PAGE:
Sunday, March 18, 2012

Visualizing GPS with Light

satellite lamps

A group of researchers and artists have created what they are calling “satellite lamps” in order to visualize technologies that are normally not visible to the naked eye. They have a pretty indepth website explaining the process in flowery and vaguely abstract terms. If you want to read it, you can check it out here, but personally I wouldn’t bother sifting through all of that. I’ll break their huge website and project down for you in a paragraph.

Basically, the team used GPS receivers attached to lamps that are designed to glow brighter when the GPS signals are stronger. I could wax poetic about how the project is meant to bring perspective and scope and understanding and all kinds of stuff, but honestly, it really doesn’t. Its mostly just people dragging these kind of retro-looking lamps around outside in an elapsed video. Then you get to watch the light bulbs light up and die like fireflies over time. It’s kind of interesting but I don’t feel like anyone who doesn’t already know what GPS is would really benefit from it.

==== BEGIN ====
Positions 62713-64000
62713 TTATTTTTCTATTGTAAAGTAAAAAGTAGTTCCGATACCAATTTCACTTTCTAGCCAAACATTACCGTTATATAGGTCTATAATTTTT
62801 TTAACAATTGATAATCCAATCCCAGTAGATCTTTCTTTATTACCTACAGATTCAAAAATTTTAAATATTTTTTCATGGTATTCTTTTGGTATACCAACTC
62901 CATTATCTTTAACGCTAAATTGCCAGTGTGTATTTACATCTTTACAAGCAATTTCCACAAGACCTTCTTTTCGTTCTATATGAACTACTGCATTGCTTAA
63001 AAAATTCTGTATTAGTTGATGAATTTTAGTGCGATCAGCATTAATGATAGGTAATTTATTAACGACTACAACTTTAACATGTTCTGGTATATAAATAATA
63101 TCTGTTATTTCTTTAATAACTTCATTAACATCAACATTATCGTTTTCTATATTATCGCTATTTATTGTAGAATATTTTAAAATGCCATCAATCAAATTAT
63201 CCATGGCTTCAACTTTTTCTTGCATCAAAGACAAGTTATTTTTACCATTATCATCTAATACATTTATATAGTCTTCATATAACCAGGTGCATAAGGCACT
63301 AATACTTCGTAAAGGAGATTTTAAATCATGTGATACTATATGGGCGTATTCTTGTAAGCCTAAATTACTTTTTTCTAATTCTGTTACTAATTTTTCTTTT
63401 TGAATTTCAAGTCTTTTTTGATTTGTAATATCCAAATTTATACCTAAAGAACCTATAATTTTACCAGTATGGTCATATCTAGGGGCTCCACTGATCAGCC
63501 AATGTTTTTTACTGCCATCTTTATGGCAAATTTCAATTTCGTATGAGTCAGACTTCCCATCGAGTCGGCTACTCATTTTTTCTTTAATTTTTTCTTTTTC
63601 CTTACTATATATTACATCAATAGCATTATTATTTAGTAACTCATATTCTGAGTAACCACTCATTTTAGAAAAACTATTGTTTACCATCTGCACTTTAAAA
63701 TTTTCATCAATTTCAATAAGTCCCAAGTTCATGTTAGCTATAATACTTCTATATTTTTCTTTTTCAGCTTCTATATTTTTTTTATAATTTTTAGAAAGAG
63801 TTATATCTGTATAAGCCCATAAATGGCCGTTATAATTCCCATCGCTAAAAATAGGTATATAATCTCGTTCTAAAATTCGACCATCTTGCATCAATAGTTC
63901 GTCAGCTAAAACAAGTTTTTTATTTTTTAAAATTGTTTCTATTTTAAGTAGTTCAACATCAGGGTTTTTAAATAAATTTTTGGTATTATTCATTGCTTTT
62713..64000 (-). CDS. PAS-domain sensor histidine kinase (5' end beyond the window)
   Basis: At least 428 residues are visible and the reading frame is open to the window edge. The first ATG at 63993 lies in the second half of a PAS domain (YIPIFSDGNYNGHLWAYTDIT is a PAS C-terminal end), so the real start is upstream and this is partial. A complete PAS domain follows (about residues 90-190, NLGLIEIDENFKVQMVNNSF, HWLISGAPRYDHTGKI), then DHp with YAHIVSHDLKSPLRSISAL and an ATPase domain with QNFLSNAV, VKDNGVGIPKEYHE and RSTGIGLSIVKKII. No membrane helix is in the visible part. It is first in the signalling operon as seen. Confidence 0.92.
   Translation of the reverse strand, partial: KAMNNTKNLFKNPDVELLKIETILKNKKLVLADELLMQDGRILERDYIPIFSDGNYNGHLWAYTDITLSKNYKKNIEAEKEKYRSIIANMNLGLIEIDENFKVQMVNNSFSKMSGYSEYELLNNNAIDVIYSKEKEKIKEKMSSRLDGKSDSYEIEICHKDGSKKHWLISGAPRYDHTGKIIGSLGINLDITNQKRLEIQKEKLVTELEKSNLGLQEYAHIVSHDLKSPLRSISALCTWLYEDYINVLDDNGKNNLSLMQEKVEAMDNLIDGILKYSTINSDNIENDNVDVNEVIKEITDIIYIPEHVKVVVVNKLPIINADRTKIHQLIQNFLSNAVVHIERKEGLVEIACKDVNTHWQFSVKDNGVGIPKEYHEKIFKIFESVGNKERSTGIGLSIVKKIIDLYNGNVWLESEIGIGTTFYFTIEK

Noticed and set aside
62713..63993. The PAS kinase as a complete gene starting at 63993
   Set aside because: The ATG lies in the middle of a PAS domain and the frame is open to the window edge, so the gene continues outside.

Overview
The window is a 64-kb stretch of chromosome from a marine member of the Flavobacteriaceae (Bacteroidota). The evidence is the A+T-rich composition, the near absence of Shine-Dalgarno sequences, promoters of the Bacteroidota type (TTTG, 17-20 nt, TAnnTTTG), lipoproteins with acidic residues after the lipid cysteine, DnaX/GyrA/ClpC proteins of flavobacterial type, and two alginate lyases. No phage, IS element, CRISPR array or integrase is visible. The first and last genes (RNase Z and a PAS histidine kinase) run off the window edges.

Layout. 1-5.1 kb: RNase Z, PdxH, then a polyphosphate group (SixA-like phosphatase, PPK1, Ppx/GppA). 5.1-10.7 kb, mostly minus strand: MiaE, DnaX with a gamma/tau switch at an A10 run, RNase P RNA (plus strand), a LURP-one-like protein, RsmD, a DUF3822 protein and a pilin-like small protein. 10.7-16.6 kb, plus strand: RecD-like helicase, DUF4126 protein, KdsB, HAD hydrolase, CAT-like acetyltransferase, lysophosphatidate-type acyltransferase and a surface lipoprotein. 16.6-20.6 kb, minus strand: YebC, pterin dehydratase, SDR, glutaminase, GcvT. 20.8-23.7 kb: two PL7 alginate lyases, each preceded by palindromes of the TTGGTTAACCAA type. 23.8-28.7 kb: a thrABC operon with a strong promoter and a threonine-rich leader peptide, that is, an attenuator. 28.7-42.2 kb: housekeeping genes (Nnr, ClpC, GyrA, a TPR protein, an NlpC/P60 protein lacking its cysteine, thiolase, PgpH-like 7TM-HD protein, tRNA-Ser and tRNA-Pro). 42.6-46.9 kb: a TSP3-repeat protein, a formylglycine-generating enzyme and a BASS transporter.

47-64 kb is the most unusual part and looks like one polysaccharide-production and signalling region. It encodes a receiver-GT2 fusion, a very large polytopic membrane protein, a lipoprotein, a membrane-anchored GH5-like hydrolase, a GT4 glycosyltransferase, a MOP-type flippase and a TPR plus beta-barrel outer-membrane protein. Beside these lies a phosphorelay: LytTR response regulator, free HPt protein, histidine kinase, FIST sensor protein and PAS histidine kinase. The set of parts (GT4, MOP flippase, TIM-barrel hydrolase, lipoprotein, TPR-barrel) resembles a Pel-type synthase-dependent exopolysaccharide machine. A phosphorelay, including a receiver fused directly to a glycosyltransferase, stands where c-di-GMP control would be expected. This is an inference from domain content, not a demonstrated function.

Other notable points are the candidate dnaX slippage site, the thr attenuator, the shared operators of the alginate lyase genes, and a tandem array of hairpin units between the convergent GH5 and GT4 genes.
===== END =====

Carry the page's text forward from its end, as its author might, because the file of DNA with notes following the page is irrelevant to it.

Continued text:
Regardless, I suppose the video is kind of cool, and if you want to check it out, I’ve embedded it below. The idea of making something like GPS visual in order to help the general public understand it is quite a commendable goal. Personally, I’m not sure lamps are really the best way to do that, but hey… worth a shot, right? And, of all the ways to make it visual, I suppose light is probably better than a picture or a diagram (which is what most sites use when trying to explain GPS), as you can see it fluctuate along with the signal. But still… I don’t know that I’m convinced.

Watch the video and let me know what you think in the comments! Definitely artsy, but does it help visualize how GPS signals work?

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